Tampa Downtown Partnership Mayoral Candidate Forum 2019

Topher Morrison speaking at the Tampa Downtown Partnership Mayoral Candidate Forum

The Tampa Downtown Partnership hosted a Mayoral Forum at the beautiful, historic Rialto Theatre on Wednesday, January 16, 2019. We were given a list of 10 questions, and I would like to share my answers to each of the questions, as they pertain to Tampa’s downtown core.

A little background on me: three years ago I was so inspired by Mayor Bob Buckhorn’s mission to revitalize the downtown core, that I moved downtown to support him. I didn’t just move my home, I moved my office. I am the only candidate who can say that I quite literally, live, work, and play in downtown Tampa. I’ve been a member of the Tampa Downtown Partnership and I’ve served on the growth and commerce committee. I know first-hand the needs of this downtown core, because I live it every single day.

TOPIC #1: Transit, Safety, Mobility in Downtown

  • Background: The Tampa Downtown Partnership recognizes the need for multi-modal solutions to transportation and supports many efforts in the urban core such as the Downtowner, Streetcar enhancements, Brightline initiatives, separated bike lanes, and pedestrian enhancements.
  • Questions:
    • Now that the “All for Transportation” referendum passed, what transportation initiatives would you implement using this funding in the short-term and long-term?
    • What is the City’s role in ensuring the safety of said travel and progression for future projects?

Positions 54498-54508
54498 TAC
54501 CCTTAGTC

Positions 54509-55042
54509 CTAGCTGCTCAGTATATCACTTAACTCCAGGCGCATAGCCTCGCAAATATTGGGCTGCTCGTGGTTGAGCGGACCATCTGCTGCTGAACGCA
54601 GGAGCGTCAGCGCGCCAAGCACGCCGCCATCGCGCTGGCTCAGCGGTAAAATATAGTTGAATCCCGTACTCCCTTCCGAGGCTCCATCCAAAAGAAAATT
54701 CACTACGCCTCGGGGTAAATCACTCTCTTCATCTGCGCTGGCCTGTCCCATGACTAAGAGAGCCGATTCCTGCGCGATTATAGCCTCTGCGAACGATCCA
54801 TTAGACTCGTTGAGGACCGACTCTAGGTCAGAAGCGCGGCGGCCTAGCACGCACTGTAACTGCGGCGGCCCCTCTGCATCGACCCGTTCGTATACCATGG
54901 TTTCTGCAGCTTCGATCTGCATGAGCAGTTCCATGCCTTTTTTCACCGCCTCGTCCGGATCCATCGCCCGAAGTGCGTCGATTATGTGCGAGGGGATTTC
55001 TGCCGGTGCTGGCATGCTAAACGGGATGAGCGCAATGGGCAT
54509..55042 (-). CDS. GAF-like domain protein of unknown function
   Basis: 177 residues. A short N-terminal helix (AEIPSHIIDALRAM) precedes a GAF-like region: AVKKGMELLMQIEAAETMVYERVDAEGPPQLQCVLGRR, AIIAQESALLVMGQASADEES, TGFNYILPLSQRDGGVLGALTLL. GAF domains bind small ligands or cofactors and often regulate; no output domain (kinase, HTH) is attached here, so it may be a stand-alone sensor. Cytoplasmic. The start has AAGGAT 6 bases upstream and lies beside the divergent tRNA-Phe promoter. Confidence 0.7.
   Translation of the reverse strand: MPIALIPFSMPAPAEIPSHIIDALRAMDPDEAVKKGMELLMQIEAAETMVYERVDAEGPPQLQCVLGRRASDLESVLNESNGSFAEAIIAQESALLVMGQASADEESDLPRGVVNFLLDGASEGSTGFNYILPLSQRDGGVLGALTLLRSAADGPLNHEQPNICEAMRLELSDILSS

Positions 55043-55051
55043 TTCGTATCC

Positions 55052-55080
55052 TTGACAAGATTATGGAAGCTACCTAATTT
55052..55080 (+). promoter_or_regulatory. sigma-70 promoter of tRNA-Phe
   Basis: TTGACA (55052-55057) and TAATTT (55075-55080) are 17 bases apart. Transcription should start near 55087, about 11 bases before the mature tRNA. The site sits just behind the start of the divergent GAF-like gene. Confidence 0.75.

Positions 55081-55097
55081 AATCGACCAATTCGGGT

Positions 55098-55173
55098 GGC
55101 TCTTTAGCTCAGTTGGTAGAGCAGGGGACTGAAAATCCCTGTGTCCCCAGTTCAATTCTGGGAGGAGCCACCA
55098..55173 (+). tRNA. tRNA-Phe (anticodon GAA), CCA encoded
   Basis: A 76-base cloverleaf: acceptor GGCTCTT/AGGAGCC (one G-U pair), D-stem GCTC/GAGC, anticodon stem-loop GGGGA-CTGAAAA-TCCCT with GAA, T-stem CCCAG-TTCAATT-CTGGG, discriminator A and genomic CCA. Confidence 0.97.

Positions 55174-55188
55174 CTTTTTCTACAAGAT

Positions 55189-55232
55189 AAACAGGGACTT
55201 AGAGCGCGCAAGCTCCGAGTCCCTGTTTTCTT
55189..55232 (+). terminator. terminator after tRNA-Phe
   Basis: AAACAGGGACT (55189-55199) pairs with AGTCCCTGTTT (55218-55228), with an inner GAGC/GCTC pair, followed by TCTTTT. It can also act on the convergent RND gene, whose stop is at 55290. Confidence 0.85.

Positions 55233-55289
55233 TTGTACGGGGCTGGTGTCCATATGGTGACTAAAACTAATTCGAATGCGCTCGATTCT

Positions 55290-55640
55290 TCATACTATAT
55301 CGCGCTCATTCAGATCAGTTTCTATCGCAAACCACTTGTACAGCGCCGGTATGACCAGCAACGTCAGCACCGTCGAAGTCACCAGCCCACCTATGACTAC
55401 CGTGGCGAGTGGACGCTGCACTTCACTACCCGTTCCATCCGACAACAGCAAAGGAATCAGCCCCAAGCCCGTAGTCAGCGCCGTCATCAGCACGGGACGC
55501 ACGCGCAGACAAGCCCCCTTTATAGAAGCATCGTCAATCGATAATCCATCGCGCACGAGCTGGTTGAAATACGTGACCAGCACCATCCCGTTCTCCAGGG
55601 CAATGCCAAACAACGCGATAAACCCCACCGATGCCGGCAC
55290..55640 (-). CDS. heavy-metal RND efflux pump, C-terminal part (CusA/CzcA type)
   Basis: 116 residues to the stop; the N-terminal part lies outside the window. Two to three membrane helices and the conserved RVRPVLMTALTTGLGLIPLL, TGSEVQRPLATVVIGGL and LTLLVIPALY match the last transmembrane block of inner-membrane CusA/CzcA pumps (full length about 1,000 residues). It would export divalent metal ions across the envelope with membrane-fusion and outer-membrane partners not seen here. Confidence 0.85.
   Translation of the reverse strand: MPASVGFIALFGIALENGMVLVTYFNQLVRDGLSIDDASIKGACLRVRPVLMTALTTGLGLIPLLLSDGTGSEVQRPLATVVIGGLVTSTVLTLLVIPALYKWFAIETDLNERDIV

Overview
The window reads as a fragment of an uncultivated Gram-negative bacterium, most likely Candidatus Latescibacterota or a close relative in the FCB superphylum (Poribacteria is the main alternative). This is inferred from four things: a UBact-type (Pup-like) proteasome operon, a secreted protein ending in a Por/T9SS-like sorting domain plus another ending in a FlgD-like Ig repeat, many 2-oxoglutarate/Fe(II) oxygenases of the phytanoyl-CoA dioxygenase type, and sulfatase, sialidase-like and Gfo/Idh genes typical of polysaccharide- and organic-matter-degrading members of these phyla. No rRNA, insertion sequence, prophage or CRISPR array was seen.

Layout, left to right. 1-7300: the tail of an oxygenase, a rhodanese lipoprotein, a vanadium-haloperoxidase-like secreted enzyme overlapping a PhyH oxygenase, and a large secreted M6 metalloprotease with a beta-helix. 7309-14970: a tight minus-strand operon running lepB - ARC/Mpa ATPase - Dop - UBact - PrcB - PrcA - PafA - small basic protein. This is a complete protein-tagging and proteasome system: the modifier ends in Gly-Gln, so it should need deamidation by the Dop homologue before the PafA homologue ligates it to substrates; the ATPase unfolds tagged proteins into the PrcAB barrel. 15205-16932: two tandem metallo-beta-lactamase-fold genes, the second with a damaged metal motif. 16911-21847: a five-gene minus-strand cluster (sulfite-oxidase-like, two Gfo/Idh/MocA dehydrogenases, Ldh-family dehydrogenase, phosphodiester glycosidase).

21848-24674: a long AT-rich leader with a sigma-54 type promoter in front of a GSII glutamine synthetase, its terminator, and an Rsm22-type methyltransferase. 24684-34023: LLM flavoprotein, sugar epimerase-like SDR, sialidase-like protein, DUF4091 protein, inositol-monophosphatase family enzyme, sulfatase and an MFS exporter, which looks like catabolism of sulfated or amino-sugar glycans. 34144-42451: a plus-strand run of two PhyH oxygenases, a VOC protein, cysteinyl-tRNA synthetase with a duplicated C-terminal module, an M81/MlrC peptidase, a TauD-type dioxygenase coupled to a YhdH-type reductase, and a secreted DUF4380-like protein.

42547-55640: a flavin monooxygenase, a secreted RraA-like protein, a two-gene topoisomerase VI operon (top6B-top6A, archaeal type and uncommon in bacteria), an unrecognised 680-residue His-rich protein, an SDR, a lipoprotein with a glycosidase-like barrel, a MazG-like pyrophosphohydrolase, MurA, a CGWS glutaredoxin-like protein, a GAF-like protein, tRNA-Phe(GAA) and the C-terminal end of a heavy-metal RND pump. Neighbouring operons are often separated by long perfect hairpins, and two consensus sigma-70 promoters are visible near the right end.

I have a very clear set of values on transit which follows the Vision Zero standards. Feet before Bikes, Bikes before Transit, Transit before Cars. So, my short-term initiatives will be dedicated to creating complete streets that connect schools to major thoroughfares. Roads like Elrod Ave. connecting Dale Mabry to Robinson high school are daily casualties waiting to happen. TWO of my staff were hit by cars on that road when they went to school at Robinson, and I can only imagine how many more kids have been struck without it being reported. Once we’ve given the kids safe passage, we will move to surrounding streets connecting the schools to ensure that they are complete as well.

Colleges & Universities that do not have protected bike lanes will be next on the agenda. Our newest generations, in general, don’t want to own cars and resent inheriting their grandparents transportation systems. We need to make it easy for them to get to surrounding areas like retail, and potential locations for internships, so they can get to and from the university safely. And bike paths that simply rely on paint to separate a bike from a 4,000 lb. car are ineffective and dangerous.

For transit, we need to ramp up our ridership by improving frequency and quantity of routes. The TECO streetcar has increased ridership by 300% since it became free to ride. Just imagine what would happen if we were to offer a similar service to our bus lines? I realize this would be an added expense, but we need to explore where the savings would increase to offset the expense by way of less cars on the road. Less cars would result in reduced traffic congestion, which would eliminate the need to add costly additional lanes that, in actuality, increase congestion rather than reduce it.

For roads, I want to take each dollar allocated and stretch it to $2.6 dollars. We can do this by acquiring MacRebur road technology. Founded in Scotland, this technology takes waste plastics from our oceans and turns them into roads. They look and feel like a traditional asphalt road, but cost 50% less to build and last 60% longer.

TOPIC #2: Parking in Downtown

  • Background: Downtown’s first-ever comprehensive parking plan will be finalized in January, which will provide valuable information for the mobility needs of the urban core.
  • Question: What new incentives do you plan to put in place to help improve the parking needs of our downtown?